Italy's flagship airline Alitalia has formally begun bankruptcy proceedings after receiving approvals from its shareholders.
The carrier said its board had approved the request to begin an "extraordinary administration" process, after its shareholders determined the airline's "inability" to carry out a recapitalisation plan following a meeting on Tuesday (2 May).
Alitalia highlighted its "serious economic and financial situation", adding it was struggling to find alternatives and its decision to file for special administration had been taken unanimously. The airline added flights will not be disrupted by the latest development and will continue as normal.
Under Italian law, the government will have to provide funds to ensure operations are not brought to a halt and it will also oversee the appointment of supervisors to turn around the carrier or order its liquidation.
Last week, the carrier triggered insolvency proceedings after staff spurned a proposed turnaround plan, which included salary cuts and layoffs aimed at rescuing the stricken carrier.
On 25 April, the company said a €2bn (£1.7bn) recapitalisation plan contingent on the turnaround strategy was effectively buried, adding it will start appropriate "legal procedures" as funds run out.
Italy's government has repeatedly dismissed the possibility of nationalising the airline, which was last put into bankruptcy in 2008 after labour and political opposition derailed a proposed sale. However, Rome has hinted at the possibility of extending a €500m loan in a bid to keep the airline afloat for the next six months.
Once an administrator is appointed, a decision will have to be made over whether the airline can be rescued or whether it should be wound up. In the first instance, the administrator could be seeking buyers for the carrier, either through a partial or total sale or the company could be revamped as a standalone entity.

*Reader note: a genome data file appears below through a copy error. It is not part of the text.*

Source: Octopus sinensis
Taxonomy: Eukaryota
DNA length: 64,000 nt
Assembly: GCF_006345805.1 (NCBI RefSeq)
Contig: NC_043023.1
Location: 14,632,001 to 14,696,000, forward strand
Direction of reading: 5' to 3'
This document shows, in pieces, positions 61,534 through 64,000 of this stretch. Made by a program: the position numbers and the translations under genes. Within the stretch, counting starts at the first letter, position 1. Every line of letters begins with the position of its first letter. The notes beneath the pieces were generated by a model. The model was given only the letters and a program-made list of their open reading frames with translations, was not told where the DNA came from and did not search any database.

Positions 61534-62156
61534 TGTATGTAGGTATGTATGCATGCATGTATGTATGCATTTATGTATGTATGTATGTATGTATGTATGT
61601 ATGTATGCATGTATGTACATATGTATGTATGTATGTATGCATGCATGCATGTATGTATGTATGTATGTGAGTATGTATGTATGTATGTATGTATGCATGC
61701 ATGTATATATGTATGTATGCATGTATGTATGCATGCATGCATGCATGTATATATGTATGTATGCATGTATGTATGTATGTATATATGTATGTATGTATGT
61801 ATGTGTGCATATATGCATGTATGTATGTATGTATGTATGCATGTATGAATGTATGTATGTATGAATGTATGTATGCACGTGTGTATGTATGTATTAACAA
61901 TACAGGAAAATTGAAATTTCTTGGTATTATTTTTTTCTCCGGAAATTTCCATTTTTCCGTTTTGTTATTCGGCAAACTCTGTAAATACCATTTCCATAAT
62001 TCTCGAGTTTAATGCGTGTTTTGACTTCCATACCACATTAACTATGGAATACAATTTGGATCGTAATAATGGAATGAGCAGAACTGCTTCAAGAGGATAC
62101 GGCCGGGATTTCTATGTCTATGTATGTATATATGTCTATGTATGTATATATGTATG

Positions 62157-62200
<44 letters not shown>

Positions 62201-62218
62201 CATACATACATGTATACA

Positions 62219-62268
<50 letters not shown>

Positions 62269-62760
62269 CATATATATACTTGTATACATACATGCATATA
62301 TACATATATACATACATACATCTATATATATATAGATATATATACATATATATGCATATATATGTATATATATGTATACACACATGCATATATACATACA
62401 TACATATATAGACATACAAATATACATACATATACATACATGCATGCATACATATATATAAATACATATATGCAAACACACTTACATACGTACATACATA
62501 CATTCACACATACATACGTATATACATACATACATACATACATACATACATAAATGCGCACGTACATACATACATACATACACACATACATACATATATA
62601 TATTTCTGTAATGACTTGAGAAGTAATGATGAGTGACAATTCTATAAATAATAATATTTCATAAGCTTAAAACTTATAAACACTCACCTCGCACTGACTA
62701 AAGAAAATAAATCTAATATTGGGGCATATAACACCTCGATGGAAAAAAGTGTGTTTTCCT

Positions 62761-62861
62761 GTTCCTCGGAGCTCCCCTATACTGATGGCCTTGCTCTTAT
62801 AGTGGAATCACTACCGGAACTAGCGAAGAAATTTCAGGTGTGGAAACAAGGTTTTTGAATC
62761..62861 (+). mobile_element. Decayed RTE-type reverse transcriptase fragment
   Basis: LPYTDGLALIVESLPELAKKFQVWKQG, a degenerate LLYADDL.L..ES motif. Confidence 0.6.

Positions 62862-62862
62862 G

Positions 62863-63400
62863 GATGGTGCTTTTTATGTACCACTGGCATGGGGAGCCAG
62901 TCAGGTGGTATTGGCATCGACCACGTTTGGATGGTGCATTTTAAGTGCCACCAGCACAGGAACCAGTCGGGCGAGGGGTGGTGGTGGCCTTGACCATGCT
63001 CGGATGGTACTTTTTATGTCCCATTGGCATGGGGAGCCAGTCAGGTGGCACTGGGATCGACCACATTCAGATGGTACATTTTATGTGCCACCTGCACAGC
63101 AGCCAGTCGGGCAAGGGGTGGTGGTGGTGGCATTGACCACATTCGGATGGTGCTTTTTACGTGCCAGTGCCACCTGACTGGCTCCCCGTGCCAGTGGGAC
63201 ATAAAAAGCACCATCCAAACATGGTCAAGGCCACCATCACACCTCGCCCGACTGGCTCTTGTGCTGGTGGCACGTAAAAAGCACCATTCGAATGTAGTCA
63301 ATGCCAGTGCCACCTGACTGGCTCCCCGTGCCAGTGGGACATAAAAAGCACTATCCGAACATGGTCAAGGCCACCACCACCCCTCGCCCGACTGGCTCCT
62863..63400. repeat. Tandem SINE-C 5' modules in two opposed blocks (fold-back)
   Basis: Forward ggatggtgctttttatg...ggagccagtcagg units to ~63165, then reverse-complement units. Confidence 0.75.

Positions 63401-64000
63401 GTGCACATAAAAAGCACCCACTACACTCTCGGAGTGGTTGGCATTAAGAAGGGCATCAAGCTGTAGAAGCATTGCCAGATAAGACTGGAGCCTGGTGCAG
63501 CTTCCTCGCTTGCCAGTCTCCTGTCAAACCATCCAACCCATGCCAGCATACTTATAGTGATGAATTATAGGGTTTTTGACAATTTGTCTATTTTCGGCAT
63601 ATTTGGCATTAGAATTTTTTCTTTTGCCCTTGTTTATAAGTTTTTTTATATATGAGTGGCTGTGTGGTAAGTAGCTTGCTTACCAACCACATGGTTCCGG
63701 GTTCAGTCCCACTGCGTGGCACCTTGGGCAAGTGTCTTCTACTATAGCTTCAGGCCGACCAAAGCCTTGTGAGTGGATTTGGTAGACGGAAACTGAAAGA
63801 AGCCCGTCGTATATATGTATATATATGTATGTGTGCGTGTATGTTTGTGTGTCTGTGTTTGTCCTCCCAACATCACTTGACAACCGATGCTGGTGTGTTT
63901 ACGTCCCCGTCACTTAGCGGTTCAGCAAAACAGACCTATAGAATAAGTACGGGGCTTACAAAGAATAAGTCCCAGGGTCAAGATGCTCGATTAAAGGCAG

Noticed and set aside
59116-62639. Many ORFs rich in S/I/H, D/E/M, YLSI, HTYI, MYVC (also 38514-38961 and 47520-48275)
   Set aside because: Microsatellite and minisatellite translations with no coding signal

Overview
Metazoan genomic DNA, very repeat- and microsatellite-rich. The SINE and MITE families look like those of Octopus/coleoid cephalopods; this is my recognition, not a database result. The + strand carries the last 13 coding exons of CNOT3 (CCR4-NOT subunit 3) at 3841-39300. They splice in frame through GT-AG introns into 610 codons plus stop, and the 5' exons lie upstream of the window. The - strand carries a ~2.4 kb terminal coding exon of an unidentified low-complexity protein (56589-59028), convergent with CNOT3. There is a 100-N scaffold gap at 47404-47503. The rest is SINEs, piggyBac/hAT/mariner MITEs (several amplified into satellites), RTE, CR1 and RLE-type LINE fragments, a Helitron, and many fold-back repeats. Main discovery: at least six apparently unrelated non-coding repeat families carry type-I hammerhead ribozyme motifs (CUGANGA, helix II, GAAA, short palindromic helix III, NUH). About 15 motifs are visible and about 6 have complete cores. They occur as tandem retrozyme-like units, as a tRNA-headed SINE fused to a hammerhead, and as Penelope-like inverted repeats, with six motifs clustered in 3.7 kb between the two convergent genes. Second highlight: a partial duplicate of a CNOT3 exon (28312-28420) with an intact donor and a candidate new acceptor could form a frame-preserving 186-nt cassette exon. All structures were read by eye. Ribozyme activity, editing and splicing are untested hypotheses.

However, that would most likely entail a drastic reduction in operations and severe job cuts, among other measures aimed at making Alitalia financially viable within two years.
Alternatively, the airline could be put up for liquidation.
Alitalia, which is 49% owned by Etihad Airways, has rarely reported a profits in its 70-year history and reported a net loss of €199m in 2015, the latest year for which financial reports are available. Last week, UniCredit, Italy's largest lender, its losses on the airline amount to approximately €500m.
The airline is the latest in a long line of national carriers facing an insolvency process as it vies with the low cost and budget airlines in a fiercely competitive market where pressure on the leisure pound/euro is also increasing.
"Many airlines, particularly in the US, have used insolvency processes to drive through restructuring necessary to streamline their operations to enable them to remain competitive," said Neil Smyth, partner in the Restructuring & Corporate Recovery team at international law firm Taylor Wessing
"This can be harder to achieve in mainland Europe where employment laws provide stronger protection for employees resulting in the position that you are currently seeing in Italy where employees have rejected Alitalia's rescue plan in the hope that the government, possibly through a special administration, will bail out the airline."